I Was Totally Wrong About Rangefinder Cameras

A personal chronicle of embracing rangefinder cameras and refining my photographic journey with the Leica M6.

My Leica M6 has completely transformed my rangefinder camera perceptions in three months. I used to be quite skeptical about them. Every time I tried one, it just didn't feel right. But as they say, opinions can change, and shooting styles can evolve.

Thus, I'm writing this to hold myself accountable for my previous judgments and show that sometimes being wrong is okay.

(Disclaimer: Although I'm sharing my experience with a film rangefinder, many of my thoughts and experiences also apply to digital rangefinders!)

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Misconception #1 - Glasses and Frame Lines

Now, let's talk about something interesting — my eyeglasses. Surprisingly, when I use a 50mm lens on a rangefinder, I can see the full-frame lines without pressing my eye against the viewfinder. This works perfectly for me since 50mm is my favorite focal length, and knowing I can quickly capture shots without any hassle is a relief. Even though I can't see the edges of the frame lines when shooting with my other beloved focal length – 28mm — I've learned to use the center focus patch as a guide to ensure my compositions are level. I shoot with the knowledge that there will be more information on all sides of the image, and so far, it has worked out wonderfully for me.

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Misconception #2: Shooting deep depth of field is boring.

Wow, I could not have been further off base with this one. It is so satisfying to shoot more images between F/5.6-11. It sounds silly, but I never desired to shoot more profound depth-of-field pictures for much of my work, largely due partly to the work I was surrounded by on Instagram. I started my career in wedding photography, and the look and versatility of wide apertures were a massive part of my workflow. I still love the shallow depth of field, and I love that my Canon R5 is more intelligent than me because it hits focus on a subject's eye at F/1.2 every time.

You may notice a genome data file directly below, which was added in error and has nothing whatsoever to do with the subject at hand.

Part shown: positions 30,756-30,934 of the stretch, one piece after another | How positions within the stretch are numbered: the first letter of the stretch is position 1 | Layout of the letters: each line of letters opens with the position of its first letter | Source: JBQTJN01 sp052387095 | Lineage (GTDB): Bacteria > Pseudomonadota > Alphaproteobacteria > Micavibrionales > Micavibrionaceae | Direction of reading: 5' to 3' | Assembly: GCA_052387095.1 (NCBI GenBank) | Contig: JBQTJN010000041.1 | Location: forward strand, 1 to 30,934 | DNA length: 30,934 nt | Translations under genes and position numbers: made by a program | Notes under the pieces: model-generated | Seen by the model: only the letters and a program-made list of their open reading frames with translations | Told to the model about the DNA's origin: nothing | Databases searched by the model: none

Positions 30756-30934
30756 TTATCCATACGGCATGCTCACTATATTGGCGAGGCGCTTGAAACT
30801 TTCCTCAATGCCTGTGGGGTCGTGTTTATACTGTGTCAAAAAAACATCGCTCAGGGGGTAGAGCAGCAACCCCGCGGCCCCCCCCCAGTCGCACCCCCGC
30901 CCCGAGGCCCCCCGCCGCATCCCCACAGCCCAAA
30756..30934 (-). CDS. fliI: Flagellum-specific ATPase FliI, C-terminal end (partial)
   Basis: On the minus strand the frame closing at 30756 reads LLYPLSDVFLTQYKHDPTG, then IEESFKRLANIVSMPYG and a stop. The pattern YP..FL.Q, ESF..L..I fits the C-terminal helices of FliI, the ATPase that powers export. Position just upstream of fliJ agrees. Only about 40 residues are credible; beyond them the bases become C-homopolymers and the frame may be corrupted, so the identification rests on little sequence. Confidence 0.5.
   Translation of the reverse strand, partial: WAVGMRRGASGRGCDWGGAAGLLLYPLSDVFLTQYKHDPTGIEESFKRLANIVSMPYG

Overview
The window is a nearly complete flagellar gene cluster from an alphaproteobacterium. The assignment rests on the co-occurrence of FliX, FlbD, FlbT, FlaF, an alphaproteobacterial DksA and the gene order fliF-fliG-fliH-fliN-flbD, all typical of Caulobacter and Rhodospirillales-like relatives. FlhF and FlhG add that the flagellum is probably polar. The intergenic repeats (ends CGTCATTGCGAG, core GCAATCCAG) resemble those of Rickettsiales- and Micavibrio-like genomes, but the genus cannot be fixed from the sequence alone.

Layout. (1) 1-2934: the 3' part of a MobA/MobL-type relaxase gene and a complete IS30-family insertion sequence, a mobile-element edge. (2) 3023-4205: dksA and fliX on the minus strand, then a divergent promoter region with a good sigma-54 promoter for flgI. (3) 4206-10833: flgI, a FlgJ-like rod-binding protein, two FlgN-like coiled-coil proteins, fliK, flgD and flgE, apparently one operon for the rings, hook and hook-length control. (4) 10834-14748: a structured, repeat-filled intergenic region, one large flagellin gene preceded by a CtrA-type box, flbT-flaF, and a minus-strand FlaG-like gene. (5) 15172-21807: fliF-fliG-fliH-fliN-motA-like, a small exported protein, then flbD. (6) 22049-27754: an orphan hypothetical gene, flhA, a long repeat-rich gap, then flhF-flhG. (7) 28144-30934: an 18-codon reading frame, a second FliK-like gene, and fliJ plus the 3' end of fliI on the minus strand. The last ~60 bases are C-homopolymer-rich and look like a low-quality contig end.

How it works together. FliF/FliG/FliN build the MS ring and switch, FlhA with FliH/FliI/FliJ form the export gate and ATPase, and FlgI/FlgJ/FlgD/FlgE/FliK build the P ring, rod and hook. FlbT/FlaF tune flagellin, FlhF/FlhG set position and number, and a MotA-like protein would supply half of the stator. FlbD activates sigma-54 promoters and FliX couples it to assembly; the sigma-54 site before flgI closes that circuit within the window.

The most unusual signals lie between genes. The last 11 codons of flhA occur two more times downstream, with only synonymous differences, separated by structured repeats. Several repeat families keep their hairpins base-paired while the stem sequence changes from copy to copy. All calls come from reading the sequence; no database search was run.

However, the daily use of a rangefinder is rewiring my creative thinking. It compels me to expand my perspectives beyond a shallow depth of field, as that was never its primary intended purpose. Whenever I pick up my M6, my creative mindset shifts as I actively seek images I wouldn't typically capture with my other cameras.

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Misconception #3: Zone focusing needs to be clarified.

While zone focusing is not exclusive to rangefinders, the design of rangefinders offers a heightened level of intuitiveness when it comes to this technique. It entails comprehending the distance between oneself and the subject, adjusting the focus direction and aperture accordingly, and shifting the focus from focusing itself to the act of capturing the shot.

In the images presented below, I employed zone focusing with my M6, aligning the focus for each subject based on their respective distances. Instead of hurriedly raising my camera to my eye and striving to attain precise focus, I could devote more attention to composition to secure that my images were sharp and well-focused. What used to perplex me has granted me the freedom to produce more compelling and spontaneous photographs.

Misconception #4: Rangefinders are not "portrait" cameras.

This one was personal for me. While I firmly believe that SLR-style cameras are better suited for portrait work, my issue arose from confining rangefinders within a narrow framework. I was so convinced that rangefinders were ill-suited for portraits that I never explored their potential in such a context. A remarkable shift occurred within me when I embarked on a photo shoot with musician Moyana Olivia.

I can't explain exactly what happened, but something just… clicked. The rhythm of moving between frames and scenes felt so fluid, and I started to appreciate the ergonomics of the rangefinder in a portrait context. Unlike my beloved SLRs (s/o Mamiya 645AFD!), my M6 only covers half of my face, and I felt like I could connect with Olivia more because there was less between us.

I've never been so happy to be proven so wrong about something. The more receptive I have become to the rangefinder process, the more my eyes have opened to an entirely new realm of photography and image creation. I understand that much of what I've expressed here may seem obvious to those who have extensively used rangefinders, and I acknowledge that. These insights are not revolutionary by any means. However, for those who, like me, harbor doubts about rangefinders – I urge you to give them a chance. Clinging to assumptions only hinders one's growth as an artist.

So, at the very least, I encourage you to try it out for yourself — because you never know where it may lead you.

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